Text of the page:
Jazz Great’s Legacy Joins University Collections

Students create digital exhibit highlighting achievements

Barney Kessel began playing guitar when he was 12 years old in his hometown of Muskogee, Oklahoma. By 1937, at the age of 14, he was playing professionally.

Kessel built a legendary jazz career and an impressive collection of music and manuscripts that archivists and students have worked to preserve in the Marr Sound Archives and the LaBudde Special Collections at UMKC.

Kessel played with jazz greats, such as Charlie Parker, Lester Young and Charlie Christian. He jammed with Christian for three days and the session had a profound effect on his style. In 1942, Kessel moved to California and played with big bands and studio musicians. He contributed to soundtracks with musicians including Sam Cooke, Elvis Presley and the Beach Boys.

After his death, Kessel’s widow, Phyllis Kessel, made the decision to donate his materials to the Marr Sound Archives and the LaBudde Special Collections.

“Phyllis had been looking for a place to house Barney’s collections,” says Chuck Haddix, curator of Marr Sound Archives. “She contacted Rob Ray at San Diego State. He is the former head of the UMKC collections and recommended she get in touch with us because of our strong holdings in jazz. He knew that we would be able to manage it.”

Phyllis met Kessel in 1987. She was a magazine editor, and while she was on a personal trip, she saw Kessel play with Herb Ellis and Charlie Byrd. She has a natural curiosity about people and an instinct to interview. She was familiar with Kessel and struck up a conversation with him in the park where he was playing.

“Barney was the most talkative of the great guitarists that were there and he loved to talk,” she says.

They married two years later and traveled together often. Phyllis understood the significance of Kessel’s collection and following his death in 2004, she began to think about preserving his legacy.

“I needed to find a home for all that Barney had left behind.”

The donation includes an extensive audio-visual collection and manuscripts spanning the length of Kessel’s career. In addition to the library staff cataloguing and processing the collection, seven students, who referred to themselves as the Barney Bunch, produced a digital exhibit, Barney Kessel; Illuminating a Musical Legacy, of Kessel’s life and work.

Students involved in Kessel archiving

“We started the third week of February,” says Lacie Eades, a member of the team from the UMKC Conservatory advanced research and bibliography class led by Sarah Tyrell, Ph.D., associate teaching professor of musicology. “Our goal was to create a virtual exhibit. We worked for about four weeks before the COVID-19 outbreak led to the global shutdown.”

The team moved to working remotely. While it took a few days to adjust, Eades notes that the staff at LaBudde worked to digitize the content the team needed.

“Anything we flagged, anything we needed, the staff retrieved for us,” Eades says. “We met as a group two days a week and there was a lot of group messaging. It was continual cooperation.”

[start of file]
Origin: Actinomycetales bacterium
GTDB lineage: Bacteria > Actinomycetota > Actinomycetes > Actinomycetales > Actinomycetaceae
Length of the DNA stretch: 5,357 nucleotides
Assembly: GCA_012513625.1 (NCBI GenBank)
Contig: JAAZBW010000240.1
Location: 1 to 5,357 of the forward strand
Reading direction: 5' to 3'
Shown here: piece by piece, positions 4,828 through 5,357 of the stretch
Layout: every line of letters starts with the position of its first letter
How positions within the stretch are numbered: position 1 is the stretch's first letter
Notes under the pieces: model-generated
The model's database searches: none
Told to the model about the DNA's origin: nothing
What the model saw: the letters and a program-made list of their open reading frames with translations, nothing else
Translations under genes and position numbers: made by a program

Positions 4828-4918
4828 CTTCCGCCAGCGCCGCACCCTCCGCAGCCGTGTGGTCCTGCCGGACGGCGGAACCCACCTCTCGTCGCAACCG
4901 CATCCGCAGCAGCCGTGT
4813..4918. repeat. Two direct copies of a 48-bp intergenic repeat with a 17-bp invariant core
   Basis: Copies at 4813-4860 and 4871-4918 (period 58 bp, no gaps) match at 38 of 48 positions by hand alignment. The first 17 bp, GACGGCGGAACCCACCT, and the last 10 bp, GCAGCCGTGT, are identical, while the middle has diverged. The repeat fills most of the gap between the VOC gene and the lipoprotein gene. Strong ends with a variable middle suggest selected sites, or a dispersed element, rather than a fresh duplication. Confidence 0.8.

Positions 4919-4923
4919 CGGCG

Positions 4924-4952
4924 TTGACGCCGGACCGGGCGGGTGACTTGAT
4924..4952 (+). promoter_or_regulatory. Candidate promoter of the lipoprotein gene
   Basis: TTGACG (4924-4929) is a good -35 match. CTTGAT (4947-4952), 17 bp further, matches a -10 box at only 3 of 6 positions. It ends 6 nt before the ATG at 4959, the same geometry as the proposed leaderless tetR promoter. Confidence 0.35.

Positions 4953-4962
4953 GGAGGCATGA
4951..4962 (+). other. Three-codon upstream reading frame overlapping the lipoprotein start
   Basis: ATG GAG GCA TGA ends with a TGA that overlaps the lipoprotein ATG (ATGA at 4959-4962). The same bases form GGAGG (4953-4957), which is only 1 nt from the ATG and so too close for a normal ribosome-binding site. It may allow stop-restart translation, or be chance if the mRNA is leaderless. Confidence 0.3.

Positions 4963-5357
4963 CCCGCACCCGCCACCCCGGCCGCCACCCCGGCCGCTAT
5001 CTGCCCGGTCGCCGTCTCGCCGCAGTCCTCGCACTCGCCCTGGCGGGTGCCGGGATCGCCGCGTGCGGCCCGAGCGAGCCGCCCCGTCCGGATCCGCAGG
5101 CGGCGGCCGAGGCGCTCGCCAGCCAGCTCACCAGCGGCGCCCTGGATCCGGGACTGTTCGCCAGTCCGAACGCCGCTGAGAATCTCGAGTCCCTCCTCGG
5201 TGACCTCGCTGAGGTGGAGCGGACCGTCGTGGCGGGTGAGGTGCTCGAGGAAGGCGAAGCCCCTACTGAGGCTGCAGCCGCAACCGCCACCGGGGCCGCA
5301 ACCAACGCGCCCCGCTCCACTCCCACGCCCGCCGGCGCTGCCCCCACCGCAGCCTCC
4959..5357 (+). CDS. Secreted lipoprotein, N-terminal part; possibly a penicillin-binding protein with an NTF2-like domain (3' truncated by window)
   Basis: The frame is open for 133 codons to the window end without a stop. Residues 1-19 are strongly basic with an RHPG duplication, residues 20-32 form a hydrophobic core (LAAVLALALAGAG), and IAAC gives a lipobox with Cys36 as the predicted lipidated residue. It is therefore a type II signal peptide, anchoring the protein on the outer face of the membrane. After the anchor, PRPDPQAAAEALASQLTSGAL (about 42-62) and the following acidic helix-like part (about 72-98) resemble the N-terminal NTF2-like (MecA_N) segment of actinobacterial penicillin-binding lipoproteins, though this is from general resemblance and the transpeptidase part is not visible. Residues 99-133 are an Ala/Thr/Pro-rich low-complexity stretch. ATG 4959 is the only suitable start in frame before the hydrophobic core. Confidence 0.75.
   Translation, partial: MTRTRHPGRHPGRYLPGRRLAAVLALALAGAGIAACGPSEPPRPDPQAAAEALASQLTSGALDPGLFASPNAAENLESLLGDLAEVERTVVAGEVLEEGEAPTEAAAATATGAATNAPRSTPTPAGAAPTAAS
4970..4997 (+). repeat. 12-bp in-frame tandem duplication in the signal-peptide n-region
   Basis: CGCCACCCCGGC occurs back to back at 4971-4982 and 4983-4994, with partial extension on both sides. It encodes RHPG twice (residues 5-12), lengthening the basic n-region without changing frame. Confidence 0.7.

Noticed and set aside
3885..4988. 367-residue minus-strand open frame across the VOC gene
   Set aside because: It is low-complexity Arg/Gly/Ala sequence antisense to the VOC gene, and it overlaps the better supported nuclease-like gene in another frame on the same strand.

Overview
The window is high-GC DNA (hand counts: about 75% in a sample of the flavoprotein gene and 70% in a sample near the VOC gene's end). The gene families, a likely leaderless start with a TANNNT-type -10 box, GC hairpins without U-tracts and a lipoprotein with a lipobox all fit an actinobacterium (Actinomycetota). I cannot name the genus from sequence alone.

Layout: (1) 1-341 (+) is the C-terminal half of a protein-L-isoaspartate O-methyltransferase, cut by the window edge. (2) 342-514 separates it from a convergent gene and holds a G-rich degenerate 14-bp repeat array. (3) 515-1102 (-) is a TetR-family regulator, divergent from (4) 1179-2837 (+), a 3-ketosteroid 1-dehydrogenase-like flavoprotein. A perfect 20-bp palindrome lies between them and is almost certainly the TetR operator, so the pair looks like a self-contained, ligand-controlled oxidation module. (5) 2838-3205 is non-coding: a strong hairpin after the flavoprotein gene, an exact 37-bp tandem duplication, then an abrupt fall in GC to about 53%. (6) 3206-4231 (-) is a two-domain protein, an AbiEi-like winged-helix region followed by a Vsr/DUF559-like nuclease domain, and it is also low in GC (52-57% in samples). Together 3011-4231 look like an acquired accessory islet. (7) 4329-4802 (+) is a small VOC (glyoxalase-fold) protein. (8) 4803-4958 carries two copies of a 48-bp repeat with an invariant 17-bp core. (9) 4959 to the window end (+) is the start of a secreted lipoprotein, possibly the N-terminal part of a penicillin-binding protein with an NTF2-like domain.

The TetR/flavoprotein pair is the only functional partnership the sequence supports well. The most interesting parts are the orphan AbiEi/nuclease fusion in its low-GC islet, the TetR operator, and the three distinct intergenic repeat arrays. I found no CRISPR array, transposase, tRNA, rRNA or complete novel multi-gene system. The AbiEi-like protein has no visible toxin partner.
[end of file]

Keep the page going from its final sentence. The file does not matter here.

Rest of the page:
The team knew they needed to determine if they were going to create a biographical sketch or a narrative. The material seemed to lend itself to narrative.

“This class working on a project that shows the artist’s work, gives them the skills to see it through from the research to the digital exhibit – that is the way of the future.” - Chuck Haddix

“One of my jobs was to go through his daily planner,” Eades says. “One of the intriguing elements was that on one day he would note, ‘Studio with Elvis.’ And the next day would be, ‘Take boys to the dentist.’ On November 22, 1963 he wrote, ‘President assassinated.’”

Each student took responsibility for different aspects of the research. Bryanna Beasley is pursuing her master’s degree in flute performance and musicology.

“I had the opportunity to work directly with Phyllis,” Beasley says. “Especially during COVID, she became a primary resource. She is funny and intelligent. It was rewarding to work directly with her to create a legacy for scholars and enthusiasts. We are lucky she saved so much of his materials. It enabled us to highlight different aspects of his legacy.”

Phyllis is satisfied and relieved that Kessel’s collection is safe and available for scholars and enthusiasts.

“I have a great interest in keeping Barney’s name and music alive for future generations,” she says. “Sadly, I know how quickly the public forgets our stars. It takes some effort to keep their legacies alive. I truly believe Barney was one of the greatest jazz guitarists that ever lived.”

Sandy Rodriguez, associate dean of special collections and archives, understands that donating a loved one’s material is always very personal.

“They want to give to a place that’s going to be responsible,” Rodriguez says. “As the long-term home for these materials, we work hard to ensure they are cared for over time and are made available for research as soon as possible. Not all collections are processed so quickly. This was prioritized.”

“I have a great interest in keeping Barney’s name and music alive for future generations.” - Phyllis Kessel

Haddix appreciates that the team was able to make such a quick pivot to develop the digital exhibit.

“These are brilliant students who treated the project with humor and good will,” Haddix says. “The exhibit tells Barney’s story and is free and open to the public.”

He notes that this turned out to be a great way to manage research.

“This class working on a project that shows the artist’s work, gives them the skills to see it through from the research to the digital exhibit – that is the way of the future.”

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Published: Aug 26, 2020